This restriction will not apply where the managing director or any partner have paid more than ₹1 lakh as income tax or the registered person has received a refund amount of more than ₹1 lakh in the preceding financial year on account of unutilised input tax credit.
Rationale behind this move?
The idea remains to prevent misutilisation of credit by businesses taking fake credits.
What’s the issue now?
There are fears that the mandatory cash payment would adversely affect small businesses, increase their working capital requirement and make GST a more complex indirect tax system.
What is Input Tax Credit (ITC)?
- It is the tax that a business pays on a purchase and that it can use to reduce its tax liability when it makes a sale.
- In simple terms, input credit means at the time of paying tax on output, you can reduce the tax you have already paid on inputs and pay the balance amount.
Exceptions: A business under composition scheme cannot avail of input tax credit. ITC cannot be claimed for personal use or for goods that are exempt.
- What is GST?
- What is composition scheme?
- What is Input tax credit?
Discuss the significance of Input tax credit.
Topics Covered: Infrastructure- roadways.
PM to inaugurate the New Bhaupur- New Khurja section and the Operation Control Centre of Eastern Dedicated Freight Corridor.
About the eastern corridor:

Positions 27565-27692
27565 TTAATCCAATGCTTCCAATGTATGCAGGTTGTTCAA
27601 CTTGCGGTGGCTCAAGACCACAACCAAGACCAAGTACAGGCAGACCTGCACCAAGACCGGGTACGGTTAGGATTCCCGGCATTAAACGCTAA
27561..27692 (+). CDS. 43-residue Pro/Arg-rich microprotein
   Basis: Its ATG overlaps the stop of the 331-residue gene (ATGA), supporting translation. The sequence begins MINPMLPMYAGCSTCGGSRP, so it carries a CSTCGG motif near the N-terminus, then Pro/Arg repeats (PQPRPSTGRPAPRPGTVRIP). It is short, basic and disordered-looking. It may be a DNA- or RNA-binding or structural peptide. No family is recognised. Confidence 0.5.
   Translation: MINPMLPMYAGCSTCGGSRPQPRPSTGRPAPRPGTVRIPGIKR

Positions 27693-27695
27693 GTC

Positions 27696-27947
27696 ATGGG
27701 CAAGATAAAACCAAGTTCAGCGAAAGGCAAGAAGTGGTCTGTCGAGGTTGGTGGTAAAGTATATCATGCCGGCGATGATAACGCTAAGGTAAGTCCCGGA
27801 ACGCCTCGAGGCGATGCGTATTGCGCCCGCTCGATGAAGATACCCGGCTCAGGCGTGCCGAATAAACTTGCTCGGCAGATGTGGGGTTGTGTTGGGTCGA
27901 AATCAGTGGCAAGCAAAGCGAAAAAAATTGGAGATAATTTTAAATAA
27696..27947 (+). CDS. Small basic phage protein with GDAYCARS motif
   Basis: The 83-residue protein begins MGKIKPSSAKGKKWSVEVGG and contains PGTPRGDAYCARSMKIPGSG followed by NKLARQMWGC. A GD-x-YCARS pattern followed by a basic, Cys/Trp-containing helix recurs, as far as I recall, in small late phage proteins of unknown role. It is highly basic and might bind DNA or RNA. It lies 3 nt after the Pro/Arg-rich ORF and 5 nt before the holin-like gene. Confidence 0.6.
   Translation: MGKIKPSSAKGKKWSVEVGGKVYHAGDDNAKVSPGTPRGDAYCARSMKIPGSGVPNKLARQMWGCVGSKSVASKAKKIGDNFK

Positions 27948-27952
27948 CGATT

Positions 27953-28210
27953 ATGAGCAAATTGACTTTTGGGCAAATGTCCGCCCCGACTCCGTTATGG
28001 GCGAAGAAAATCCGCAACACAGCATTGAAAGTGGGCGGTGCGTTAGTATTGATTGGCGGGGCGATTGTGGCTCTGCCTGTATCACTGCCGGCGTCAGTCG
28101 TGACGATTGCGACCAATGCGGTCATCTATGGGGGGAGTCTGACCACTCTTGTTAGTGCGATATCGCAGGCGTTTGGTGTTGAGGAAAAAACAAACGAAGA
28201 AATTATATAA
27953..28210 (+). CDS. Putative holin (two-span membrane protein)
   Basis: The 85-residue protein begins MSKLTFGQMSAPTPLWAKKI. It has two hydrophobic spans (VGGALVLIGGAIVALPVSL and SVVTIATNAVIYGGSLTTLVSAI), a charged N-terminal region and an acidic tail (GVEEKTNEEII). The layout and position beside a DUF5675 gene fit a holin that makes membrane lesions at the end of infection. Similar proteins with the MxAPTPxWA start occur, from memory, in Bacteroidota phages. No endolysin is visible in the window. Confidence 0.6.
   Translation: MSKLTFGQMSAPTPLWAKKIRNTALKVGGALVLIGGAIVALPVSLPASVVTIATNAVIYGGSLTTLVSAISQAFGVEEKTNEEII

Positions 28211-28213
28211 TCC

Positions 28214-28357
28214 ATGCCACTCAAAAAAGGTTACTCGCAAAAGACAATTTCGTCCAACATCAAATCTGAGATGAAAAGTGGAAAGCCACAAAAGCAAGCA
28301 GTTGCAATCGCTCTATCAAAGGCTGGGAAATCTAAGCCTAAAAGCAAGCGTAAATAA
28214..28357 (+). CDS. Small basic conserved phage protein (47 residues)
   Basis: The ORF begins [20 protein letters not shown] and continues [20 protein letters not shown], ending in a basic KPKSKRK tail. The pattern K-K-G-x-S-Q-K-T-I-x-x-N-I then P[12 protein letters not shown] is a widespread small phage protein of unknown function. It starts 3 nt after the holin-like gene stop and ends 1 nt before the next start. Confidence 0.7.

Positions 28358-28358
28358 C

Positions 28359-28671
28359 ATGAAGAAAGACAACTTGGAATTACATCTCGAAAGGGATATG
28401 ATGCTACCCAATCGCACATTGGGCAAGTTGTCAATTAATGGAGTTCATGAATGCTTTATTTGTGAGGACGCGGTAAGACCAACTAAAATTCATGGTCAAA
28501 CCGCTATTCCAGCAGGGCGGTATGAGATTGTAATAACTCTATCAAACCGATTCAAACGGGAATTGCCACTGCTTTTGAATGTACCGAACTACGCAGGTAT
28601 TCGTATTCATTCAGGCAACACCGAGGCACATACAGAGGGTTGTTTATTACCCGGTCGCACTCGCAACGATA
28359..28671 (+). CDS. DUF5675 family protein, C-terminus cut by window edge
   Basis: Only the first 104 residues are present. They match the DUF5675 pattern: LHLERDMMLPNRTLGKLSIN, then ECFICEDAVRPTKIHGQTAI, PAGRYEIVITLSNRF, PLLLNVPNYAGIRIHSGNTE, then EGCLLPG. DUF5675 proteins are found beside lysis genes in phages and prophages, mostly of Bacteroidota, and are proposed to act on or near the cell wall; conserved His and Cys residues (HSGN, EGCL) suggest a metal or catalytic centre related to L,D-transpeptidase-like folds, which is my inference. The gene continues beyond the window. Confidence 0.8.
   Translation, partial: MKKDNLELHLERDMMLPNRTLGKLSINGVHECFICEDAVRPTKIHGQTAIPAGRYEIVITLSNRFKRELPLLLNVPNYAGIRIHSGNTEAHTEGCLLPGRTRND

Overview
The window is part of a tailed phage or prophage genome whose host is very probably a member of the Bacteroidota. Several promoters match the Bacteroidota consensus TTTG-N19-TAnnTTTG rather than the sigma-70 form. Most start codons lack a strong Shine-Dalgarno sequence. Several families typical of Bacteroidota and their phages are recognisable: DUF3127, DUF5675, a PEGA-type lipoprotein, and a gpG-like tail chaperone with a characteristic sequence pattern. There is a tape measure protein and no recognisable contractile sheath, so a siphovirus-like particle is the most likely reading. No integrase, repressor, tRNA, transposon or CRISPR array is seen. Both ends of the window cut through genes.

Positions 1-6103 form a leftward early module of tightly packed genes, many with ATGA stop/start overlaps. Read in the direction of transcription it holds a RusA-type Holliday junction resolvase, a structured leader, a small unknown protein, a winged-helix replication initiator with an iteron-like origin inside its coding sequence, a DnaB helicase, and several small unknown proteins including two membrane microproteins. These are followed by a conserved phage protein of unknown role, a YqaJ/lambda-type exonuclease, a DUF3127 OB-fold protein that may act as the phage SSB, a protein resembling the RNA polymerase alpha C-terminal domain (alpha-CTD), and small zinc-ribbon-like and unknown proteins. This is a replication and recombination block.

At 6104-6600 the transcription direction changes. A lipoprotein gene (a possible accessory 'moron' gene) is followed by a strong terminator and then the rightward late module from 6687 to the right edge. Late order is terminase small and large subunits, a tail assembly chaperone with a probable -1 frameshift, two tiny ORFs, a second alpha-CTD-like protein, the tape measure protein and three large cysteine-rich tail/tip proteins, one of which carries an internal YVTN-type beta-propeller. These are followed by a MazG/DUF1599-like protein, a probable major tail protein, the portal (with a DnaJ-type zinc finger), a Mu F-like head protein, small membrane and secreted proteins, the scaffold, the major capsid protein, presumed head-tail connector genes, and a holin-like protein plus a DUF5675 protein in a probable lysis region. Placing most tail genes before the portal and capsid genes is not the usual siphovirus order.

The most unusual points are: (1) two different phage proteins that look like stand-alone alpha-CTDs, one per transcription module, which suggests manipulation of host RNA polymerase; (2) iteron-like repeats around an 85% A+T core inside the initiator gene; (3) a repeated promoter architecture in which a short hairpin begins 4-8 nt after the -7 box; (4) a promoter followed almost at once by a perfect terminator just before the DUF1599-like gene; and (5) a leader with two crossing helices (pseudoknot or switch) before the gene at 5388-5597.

Length: 1856 km.
Consists of two distinct segments: an electrified double-track segment & an electrified single-track segment.
Starts from Sahnewal near Ludhiana (Punjab) and will pass through the states of Punjab, Haryana, Uttar Pradesh, Bihar and Jharkhand to terminate at Dankuni in West Bengal.
Constructed by Dedicated Freight Corridor Corporation of India Limited (DFCCIL), that has been set up as a special purpose vehicle to build and operate Dedicated Freight Corridors.
Eastern Corridor is projected to cater to a number of traffic streams-coal for the power plants in the northern region of U.P., Delhi, Haryana, Punjab and parts of Rajasthan from the Eastern coal fields, finished steel, food grains, cement, fertilizers, lime stone from Rajasthan to steel plants in the east and general goods.
Why do we need DFCs?
Increased burden: Covering a total of 10,122 km, these corridors carry the heaviest traffic and are highly congested. The route carries 52% of passenger traffic and 58% of freight traffic, according to the Make-in-India report of 2017. Also, these routes are highly saturated, with line capacity utilisation reaching as high as 150%.
Rise in demand: Considering increased transport demands, overtly congested routes and greenhouse gas (GHG) emissions associated with road transport, these freight corridors will help reduce the cost and allow faster transportation.
Revenue generation: They will open new avenues for investment, as this will lead to the construction of industrial corridors and logistic parks along these routes.
- About DFCs.
- Eastern and western links: Length, extent and states covered.
- About DFCCIL.
Discuss the need for DFCs.
Topics Covered: Security challenges and their management in border areas; linkages of organized crime with terrorism.
Meghalaya’s civil society groups have renewed calls for British-era Inner Line Permit.
Why Meghalaya wants ILP?
Fear among the indigenous people of Northeast against an “illegal immigrant influx”, its effects and long-term damages. Northeast India shares borders with countries such as China, Myanmar, Bangladesh and Bhutan.
What is an ILP?
It is a document required by non- natives to visit or stay in a state that is protected under the ILP system.
At present, four Northeastern states are covered, namely, Arunachal Pradesh, Mizoram, Manipur and Nagaland.